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More Hurdles to Passing Senate Republican Health Care Bill

  • VOA News

Capitol Hill police officers move in on a group protesting the Republican health care bill outside the offices of Sen. Dean Heller, R-Nev., on Capitol Hill in Washington, July 17, 2017.

The Republican push to craft a health care bill to replace the Affordable Care Act, also known as Obamacare, hit another stumbling block Friday.

The Senate parliamentarian is reported to have decided Republicans would need 60 votes to keep anti-abortion provisions in the bill.

Republicans have a 52-48 Senate majority. It is highly unlikely that Democrats would vote to retain provisions that would block women’s ability to receive abortions.

It is also unlikely that some Republicans would support the bill without the anti-abortion restrictions.

Medicaid savings

Senate Democrats also report the parliamentarian said 60 votes would be needed for a provision providing Medicaid savings for upstate New York counties.

Democrats say they believe the New York provision places into jeopardy bill language benefiting other states. Senate Majority Leader Mitch McConnell had placed several states into the legislation in an effort to win support from the states’ senators.

Democratic Senator Bernie Sanders tweeted “The parliamentarian’s decision today proves once again that the process Republicans have undertaken to repeal the ACA is a disaster.”

Republicans say the parliamentarian views are guidance only and are subject to change.

AMA: stabilize marketplace

The Republicans also received another blow to their health care bill Friday when the American Medical Association, the nation’s largest doctors’ group, urged the senators to stop their efforts to repeal and replace the ACA and instead begin a bipartisan effort to stabilize the insurance marketplace.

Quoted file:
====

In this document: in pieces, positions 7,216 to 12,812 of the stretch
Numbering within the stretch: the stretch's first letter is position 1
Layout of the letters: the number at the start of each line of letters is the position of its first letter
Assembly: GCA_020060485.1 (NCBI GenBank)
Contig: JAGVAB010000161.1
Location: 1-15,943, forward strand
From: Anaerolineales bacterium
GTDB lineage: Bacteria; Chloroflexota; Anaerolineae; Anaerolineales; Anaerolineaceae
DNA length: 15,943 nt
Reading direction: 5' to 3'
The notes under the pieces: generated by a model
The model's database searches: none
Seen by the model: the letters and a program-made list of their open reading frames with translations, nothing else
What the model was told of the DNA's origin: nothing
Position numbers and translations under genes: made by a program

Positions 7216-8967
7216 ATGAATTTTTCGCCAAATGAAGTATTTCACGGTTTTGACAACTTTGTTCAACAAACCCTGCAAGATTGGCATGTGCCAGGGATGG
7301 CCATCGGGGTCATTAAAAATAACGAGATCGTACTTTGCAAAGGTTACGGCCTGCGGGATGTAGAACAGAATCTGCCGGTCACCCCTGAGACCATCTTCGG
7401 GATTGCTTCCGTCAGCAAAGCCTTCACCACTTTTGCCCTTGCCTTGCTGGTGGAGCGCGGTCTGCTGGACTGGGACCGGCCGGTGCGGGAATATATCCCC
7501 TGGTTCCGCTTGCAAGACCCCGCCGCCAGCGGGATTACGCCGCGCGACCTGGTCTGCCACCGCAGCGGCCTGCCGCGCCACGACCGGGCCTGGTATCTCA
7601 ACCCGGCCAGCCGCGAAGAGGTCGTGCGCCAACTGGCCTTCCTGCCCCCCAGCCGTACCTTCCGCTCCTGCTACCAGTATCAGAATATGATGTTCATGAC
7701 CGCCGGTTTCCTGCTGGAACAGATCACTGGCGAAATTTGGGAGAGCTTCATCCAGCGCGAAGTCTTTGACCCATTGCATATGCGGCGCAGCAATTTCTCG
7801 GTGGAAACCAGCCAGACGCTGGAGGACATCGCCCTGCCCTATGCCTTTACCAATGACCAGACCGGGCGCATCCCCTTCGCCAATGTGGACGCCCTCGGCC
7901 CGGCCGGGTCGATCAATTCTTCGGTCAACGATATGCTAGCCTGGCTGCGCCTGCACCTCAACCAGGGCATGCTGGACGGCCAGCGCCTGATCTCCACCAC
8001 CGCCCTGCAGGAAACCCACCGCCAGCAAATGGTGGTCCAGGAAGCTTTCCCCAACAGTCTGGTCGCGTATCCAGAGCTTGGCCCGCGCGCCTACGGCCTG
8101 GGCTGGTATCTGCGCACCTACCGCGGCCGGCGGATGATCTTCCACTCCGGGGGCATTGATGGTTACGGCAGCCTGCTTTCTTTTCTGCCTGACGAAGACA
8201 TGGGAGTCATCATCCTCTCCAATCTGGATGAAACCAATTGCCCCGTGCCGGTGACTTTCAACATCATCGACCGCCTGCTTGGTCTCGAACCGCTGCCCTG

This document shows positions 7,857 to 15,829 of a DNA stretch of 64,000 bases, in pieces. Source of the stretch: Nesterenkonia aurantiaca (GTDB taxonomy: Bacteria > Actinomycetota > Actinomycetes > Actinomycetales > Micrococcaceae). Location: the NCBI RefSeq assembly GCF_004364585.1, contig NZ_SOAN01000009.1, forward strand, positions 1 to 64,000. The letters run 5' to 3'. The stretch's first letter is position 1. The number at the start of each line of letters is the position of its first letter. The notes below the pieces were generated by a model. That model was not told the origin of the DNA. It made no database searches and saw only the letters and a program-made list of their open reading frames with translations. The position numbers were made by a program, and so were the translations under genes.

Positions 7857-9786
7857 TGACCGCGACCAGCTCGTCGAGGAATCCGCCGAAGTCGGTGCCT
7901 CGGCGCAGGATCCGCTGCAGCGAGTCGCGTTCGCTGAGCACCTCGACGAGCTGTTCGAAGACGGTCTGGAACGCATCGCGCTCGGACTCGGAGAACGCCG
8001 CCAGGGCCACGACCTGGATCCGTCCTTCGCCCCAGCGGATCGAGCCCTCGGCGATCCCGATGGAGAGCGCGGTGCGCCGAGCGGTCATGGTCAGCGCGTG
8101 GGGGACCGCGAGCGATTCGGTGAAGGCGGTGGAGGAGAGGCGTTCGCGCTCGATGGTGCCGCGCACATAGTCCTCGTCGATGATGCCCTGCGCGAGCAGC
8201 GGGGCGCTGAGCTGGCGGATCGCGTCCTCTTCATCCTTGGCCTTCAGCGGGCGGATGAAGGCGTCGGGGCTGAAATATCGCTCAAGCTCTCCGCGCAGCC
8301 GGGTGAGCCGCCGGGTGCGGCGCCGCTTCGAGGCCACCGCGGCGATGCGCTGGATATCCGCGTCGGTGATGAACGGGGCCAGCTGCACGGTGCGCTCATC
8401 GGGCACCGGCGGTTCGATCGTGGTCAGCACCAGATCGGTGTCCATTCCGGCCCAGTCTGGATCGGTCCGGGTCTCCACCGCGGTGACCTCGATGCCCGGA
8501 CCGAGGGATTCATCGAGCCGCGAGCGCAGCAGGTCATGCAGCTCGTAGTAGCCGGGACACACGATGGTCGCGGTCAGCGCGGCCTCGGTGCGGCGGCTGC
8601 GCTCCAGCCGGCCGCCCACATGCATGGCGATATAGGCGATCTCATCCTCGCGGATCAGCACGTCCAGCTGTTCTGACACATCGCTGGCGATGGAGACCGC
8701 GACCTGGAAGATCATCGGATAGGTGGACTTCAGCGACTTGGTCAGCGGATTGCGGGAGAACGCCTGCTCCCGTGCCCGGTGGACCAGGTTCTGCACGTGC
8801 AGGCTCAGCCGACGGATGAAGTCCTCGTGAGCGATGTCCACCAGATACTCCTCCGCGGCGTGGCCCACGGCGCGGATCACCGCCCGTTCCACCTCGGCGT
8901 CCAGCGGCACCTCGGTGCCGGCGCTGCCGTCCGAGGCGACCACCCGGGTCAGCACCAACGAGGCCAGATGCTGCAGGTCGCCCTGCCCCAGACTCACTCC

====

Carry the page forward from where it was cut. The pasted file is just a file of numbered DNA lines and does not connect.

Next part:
An AMA statement said: “The Senate’s discussion draft fails to meet the AMA’s core principles on health system reform that include ensuring that individuals currently covered do not become uninsured and taking steps toward coverage and access for all Americans including the ability for low- and moderate-income patients to be able to secure affordable and adequate coverage.”

Republican lawmakers have called for repealing the ACA since 2010, when Democrats pushed it through Congress without a single Republican vote in favor of it.

About 20 million Americans have gained insurance under the law, and national surveys show Obamacare is more popular than Republican proposals to replace it. Republicans looking to overturn the law are faced with a new, independent assessment of what might happen if they do.

CBO: Millions would lose insurance

The Congressional Budget Office said Thursday if the ACA is repealed without a replacement, 17 million Americans would lose their health insurance next year and 32 million by 2026. Under a Senate Republican replacement proposal, the CBO said 22 million would lose their health care insurance coverage to help pay medical bills in the next decade, but the plan would save the government $420 million.

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